Haydn was not the first classical composer. As noted last week, Bach’s son, CPE Bach, Antonio Salieri, and Christoph Gluck, among many, many others, pioneered the slow movement away from the Baroque. Some of these efforts were well underway prior to 1750 and some of these early classical composers–Salieri in particular–continued to soldier on into the 19th century. Some (like Salieri) were important teachers, but there is a reason that their music is seldom performed: What came afterwards was just so much better.
Franz Joseph Haydn is not one of my favorite composers. But his contribution to music history is undeniable. Remembered as the Father of the Symphony is evidence enough. But he also pretty much did the same thing for the string quartet, the backbone of classical chamber music and the format that supercharged post-war jazz. His students also went on to great success–both Mozart and Beethoven studied (the first informally, the second formally) with Haydn. For these reasons, we remember this very prolific composers (108 symphonies, over 200 chamber music compositions, 20 operas, 14 masses, 6 oratorios and the list keeps going) as “Papa” Haydn.
There can be no denying that Papa Haydn was a man of his age–the Age of Enlightenment. His character comes down to us as a man of generous and kind spirt, a natural optimist. His music reflects this core Enlightenment balance between intellect and emotion. Haydn’s music only ever gets so dark; the emotional highs are similarly muted. If I could sum up Haydn’s soundcape in a picture, it would certainly be this:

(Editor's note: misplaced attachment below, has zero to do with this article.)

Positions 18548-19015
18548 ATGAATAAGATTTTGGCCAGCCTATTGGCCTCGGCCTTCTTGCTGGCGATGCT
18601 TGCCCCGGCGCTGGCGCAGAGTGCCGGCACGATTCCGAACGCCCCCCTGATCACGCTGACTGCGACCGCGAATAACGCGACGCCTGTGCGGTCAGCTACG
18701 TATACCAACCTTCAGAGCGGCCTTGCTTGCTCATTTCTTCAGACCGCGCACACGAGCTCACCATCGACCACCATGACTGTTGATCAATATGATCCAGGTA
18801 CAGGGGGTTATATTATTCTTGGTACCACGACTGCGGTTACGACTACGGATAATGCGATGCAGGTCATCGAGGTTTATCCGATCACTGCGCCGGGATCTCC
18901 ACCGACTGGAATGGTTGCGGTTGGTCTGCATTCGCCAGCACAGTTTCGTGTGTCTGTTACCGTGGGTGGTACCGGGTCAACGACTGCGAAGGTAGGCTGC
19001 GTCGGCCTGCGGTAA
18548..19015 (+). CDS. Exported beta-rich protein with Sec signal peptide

Much like I do Fragonard, I find Haydn’s music altogether a bit too too. But there is no doubting Haydn’s skill–his development of themes, original modulations and carefully arranged orchestrations laid the foundation upon which the temples of Mozart and Beethoven would be built. And those temples still reside at the summit of muic history.
Let’s begin with my favorite Haydn work, the first movement of his Trumpet Concerto in E-Flat, which strongly recalls Handel’s Trumpet Concertos we heard earlier. Perhaps a minor Conversation here. Once again, we turn to the great Maurice Andre, who lends his golden tone to one of the classic melodic lines in music history.